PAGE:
Background: Human papillomavirus (HPV) testing has relied to date on samples collected by experienced health professionals. Self-administered testing devices could allow HPV testing to occur in large-scale epidemiologic studies of primary care screening populations. The purpose of this study is to determine whether a self-collection device for cervicovaginal HPV infection could be developed.
Methods: A prospective randomized trial of a consecutive sampling of 93 women, 18 years or older, receiving routine cervical cancer screening and colposcopy in the urban gynecologic clinics in Philadelphia, Pennsylvania, were randomized into 2 arms. Women in arm 1 used a self-administered tampon before the physician-directed swabs of the cervix; in arm 2, women underwent the physician-directed swab testing before using the self-administered tampon. The concordance of HPV DNA positivity between sampling methods detected by a Hybrid Capture HPV tube test for both low- and high-risk types of HPV was the main outcome measure.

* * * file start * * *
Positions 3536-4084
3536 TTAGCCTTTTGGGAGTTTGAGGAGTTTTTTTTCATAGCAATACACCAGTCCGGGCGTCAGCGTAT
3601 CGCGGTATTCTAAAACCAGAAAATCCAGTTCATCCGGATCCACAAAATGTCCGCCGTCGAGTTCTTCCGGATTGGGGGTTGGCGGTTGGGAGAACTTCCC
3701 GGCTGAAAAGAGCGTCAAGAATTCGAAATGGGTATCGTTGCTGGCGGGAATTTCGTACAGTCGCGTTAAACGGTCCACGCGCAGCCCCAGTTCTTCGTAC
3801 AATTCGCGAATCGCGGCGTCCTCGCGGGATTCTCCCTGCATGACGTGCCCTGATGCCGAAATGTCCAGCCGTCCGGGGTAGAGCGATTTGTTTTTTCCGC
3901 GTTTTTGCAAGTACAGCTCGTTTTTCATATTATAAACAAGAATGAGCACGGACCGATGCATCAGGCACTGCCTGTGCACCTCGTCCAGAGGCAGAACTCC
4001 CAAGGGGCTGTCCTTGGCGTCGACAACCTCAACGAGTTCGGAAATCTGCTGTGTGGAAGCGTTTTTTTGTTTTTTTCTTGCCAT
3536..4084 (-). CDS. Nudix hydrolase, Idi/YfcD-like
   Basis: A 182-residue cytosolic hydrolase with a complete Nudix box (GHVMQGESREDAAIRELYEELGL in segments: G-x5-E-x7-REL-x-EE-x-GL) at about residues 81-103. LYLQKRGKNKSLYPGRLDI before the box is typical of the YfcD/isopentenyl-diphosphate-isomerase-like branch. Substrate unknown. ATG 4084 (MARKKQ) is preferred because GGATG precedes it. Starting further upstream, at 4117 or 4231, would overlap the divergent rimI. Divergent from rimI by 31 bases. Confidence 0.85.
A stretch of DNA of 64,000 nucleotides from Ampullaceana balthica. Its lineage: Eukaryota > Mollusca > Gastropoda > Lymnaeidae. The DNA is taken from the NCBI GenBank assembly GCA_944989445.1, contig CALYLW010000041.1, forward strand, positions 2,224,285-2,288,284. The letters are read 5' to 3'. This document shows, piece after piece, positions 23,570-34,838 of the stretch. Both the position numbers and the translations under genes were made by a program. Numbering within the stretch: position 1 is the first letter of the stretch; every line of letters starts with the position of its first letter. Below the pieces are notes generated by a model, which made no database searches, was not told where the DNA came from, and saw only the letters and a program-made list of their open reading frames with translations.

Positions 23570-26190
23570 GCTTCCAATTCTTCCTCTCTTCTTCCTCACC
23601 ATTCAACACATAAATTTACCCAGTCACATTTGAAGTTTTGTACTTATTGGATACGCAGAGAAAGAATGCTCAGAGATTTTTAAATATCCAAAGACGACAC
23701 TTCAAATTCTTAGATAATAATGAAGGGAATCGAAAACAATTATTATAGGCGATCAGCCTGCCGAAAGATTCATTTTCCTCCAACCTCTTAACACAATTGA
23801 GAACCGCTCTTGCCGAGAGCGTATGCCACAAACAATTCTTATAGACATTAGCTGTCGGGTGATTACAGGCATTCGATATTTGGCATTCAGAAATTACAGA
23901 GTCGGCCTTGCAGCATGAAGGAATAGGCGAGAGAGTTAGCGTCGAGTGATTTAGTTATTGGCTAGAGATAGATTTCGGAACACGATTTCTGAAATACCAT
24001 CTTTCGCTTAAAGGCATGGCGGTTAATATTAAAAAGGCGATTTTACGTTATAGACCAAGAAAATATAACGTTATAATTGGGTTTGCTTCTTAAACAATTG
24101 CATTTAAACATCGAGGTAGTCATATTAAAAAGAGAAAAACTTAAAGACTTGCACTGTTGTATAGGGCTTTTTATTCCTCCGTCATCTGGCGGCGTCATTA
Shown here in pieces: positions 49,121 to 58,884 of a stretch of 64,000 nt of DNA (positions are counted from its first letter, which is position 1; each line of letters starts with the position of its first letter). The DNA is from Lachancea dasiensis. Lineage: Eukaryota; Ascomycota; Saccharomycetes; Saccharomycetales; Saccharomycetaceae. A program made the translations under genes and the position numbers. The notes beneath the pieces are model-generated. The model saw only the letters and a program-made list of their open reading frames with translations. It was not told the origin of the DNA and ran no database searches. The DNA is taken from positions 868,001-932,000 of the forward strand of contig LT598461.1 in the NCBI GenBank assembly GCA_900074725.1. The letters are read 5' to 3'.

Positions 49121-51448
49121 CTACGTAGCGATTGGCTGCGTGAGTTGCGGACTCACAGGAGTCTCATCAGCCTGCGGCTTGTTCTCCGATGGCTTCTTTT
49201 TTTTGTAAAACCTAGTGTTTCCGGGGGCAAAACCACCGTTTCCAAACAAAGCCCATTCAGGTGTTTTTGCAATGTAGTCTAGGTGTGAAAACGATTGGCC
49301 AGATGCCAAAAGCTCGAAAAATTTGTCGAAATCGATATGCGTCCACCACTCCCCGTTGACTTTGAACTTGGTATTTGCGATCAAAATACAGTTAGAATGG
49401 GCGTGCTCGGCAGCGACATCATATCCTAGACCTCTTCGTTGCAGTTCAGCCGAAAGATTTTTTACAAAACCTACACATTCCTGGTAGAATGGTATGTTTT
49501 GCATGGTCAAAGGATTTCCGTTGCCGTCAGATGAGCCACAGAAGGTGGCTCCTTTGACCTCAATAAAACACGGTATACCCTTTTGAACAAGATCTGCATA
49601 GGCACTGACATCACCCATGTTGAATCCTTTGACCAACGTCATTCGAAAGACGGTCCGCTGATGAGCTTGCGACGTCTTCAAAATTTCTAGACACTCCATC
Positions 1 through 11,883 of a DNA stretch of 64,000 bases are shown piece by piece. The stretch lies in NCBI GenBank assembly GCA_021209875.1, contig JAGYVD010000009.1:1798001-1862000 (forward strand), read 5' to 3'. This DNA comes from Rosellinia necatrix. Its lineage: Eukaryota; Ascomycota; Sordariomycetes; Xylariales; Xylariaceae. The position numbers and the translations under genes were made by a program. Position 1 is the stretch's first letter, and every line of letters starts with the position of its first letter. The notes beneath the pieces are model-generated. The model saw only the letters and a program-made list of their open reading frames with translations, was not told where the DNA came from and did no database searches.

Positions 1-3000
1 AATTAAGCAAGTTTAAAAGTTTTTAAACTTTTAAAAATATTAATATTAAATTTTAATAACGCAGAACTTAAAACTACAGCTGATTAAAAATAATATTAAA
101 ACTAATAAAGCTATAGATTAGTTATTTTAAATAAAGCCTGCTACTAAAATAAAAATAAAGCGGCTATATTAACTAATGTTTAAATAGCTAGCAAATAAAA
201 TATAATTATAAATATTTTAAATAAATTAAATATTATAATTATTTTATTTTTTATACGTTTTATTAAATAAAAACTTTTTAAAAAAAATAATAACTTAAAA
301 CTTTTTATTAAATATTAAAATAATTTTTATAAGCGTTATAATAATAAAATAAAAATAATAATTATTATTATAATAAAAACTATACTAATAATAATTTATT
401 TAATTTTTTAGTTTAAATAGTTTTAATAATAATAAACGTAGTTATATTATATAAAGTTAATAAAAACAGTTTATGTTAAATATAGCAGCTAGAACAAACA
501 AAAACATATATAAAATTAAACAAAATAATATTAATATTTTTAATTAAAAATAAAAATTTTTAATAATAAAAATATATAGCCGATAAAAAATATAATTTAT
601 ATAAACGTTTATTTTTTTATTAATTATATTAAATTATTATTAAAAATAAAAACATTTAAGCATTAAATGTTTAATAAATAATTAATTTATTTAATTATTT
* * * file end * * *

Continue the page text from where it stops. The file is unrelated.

Results: The concordance rate (ie, women whose cultures were classified as negative on both tests or positive on both tests) for arms 1 and 2 were similar: 78.3% and 80.9%, respectively.
Conclusions: The tampon was equivalent to the physician-directed swab in HPV detection and suggests its feasibility in long-term primary care studies of screening populations.